Monday, August 13, 2012

Getting a Garden Started

Okay. So we talked about gardening in the south and the problems of the 'old-school' way.  Don't sit paralyzed in the "oh, no!" mode.  There are just some new concepts to understand along with a not-so-huge investment of work and materials.  Getting started right leads to much less work in the future.  Intrigued?
Here we go!

  • Think small and ultra productive - We are not going to till up a half and acre. I recommend beds (or boxes or containers) that are 3 to 4 feet wide with aisles on either side. We'll talk about how much in a minute.
  • Amend, amend, amend - This is the single most important thing! If you have clayey or sandy soil as much of the south does, you will need to change the composition of your soil.  Here are the hows and whys:
    • Clay soil packs so tightly that oxygen cannot get to the roots of your plants.  It become waterlogged when wet and immovable when dry. Usually clay soil has plenty of minerals, but they are not available to the plants because no little to no organic breakdown is happening. Sandy soil allows water to flow through and has plenty of oxygen, but is sadly lacking in important minerals and organic matter.  Fortunately, the same remedy works for both extremes!
    • That's the 'why' in a nutshell.  Here's the 'how':
      • Pick a spot - you want at least 8 hours of sunlight a day, a place convenient to your house and devoid of tree or bush roots.
      • Remove current vegetation - no tilling under future weeds!  You can scoop the grass and weeds up, or smother them with your amendments for the winter and start in the spring.
      • Lay out amendments on top of your new area - they are easy to get at a garden center.  For each (approximately) 100 square foot bed (for example, 3 feet wide by 32 feet long) you'll need 2 sq ft of peat moss, 2 bags of compost, and 2-3 bags of 'soil conditioner' (this is decomposed wood chips usually).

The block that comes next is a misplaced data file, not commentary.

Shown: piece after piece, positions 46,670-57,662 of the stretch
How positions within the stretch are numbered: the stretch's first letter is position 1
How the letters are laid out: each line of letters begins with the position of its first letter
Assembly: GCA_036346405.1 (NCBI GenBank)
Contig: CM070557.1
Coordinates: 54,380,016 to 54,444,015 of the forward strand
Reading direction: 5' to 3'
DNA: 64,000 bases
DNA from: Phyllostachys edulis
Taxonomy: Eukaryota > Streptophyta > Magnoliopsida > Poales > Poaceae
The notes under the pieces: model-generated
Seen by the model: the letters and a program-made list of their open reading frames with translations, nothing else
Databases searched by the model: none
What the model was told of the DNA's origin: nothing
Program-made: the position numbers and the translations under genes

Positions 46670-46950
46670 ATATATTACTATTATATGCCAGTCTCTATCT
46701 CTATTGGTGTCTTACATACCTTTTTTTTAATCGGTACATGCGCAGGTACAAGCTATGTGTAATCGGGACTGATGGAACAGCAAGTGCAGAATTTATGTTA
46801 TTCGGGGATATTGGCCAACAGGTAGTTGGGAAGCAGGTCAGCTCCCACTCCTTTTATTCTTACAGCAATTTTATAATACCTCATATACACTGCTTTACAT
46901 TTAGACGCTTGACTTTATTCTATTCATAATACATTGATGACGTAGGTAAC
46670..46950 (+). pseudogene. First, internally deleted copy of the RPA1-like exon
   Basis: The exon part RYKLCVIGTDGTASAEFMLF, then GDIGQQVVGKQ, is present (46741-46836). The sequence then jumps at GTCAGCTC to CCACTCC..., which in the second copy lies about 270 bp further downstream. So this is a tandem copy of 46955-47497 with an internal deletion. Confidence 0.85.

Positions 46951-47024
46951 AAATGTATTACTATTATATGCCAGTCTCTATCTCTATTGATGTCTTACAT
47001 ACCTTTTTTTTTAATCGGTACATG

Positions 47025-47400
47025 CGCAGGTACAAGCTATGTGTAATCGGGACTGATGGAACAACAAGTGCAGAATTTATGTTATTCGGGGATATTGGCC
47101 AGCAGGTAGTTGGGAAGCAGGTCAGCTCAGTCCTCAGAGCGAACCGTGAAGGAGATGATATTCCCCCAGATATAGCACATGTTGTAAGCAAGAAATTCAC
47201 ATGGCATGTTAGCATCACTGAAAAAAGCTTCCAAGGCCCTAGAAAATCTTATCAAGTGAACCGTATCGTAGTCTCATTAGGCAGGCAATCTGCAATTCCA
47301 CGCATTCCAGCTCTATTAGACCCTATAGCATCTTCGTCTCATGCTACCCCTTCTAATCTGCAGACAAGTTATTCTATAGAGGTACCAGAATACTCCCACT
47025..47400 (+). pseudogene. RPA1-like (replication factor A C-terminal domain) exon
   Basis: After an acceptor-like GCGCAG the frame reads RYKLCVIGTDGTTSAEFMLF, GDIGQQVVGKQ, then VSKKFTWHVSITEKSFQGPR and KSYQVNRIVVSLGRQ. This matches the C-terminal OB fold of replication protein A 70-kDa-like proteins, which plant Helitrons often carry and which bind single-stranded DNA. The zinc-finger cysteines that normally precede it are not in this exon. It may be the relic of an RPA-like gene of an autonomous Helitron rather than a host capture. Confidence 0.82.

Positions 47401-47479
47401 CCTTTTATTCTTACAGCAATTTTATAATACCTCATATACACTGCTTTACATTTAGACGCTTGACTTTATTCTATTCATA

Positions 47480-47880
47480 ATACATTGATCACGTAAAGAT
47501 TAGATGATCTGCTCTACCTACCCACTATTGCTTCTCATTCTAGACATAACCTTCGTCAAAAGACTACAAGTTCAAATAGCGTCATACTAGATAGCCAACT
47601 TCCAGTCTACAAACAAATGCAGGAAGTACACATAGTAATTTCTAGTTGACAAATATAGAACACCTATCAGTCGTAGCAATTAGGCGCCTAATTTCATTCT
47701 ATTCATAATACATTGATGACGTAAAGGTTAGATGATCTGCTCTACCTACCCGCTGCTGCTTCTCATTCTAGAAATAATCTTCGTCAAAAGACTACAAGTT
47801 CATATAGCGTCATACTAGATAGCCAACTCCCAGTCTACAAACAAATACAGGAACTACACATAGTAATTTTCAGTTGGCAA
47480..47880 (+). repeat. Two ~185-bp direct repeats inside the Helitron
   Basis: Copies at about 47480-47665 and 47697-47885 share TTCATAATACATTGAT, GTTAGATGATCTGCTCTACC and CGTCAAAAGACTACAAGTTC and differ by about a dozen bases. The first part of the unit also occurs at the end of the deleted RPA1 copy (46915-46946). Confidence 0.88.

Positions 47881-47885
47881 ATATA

• Till or manually work that in. Ask around to try to borrow a tiller. Rent a tiller. Do-Not-Buy a tiller!  This will be the last time you use it! You want to work down at least 12 inches.  That's a real challenge in rock hard clay! Till on a day when the soil is not saturated, but you can moisten it a little if you are in the 'brick mode' with red clay.
      • Form your edges and a barrier for your aisles. My edges are made from landscaping timbers.  Since 1993 arsenic has not been used to preserve the wood (so they are safe) and I have had timbers last over 10 years even though they are in contact with the soil (so they are cost effective).   My aisles are 24" with landscape cloth and pea gravel, but you don't have to go to that extreme. Plastic edging and wood chips would look nice, thick layers of straw would work, even old carpeting would work...just something to keep the weeds from leaping with reckless abandon into your new, fertile zone!
      • Let it rest a little - give all that organic matter a few weeks to start decomposing. Get a soil test a week into your new adventure to determine your soil pH.  Pretty much everyone in the southeast of the U.S. will have acid soil, but take a sample of soil to your county extension agent. They will send your soil sample off for testing which will let you know how much lime to add.
      • Check for newly germinated weeds.  All of that tilling and the fresh addition of nutrients will encourage dormant weed seeds in the soil to pop up.  Yank them to the sound of "Ha! Die, weed! Die!"  (Okay, that last step can be done quietly, but I don't think it will be as much fun.)
    • How many boxes?  That is mostly up to you. Just 2 beds could provide produce year round and supplement your table.  You can always add more later.  The maximum I would recommend for a newbie to this way of gardening would be 5 beds.  We'll talk later about planting intensively and making the most about those square feet.   
    • There's lots more!  See you later!

1 comment: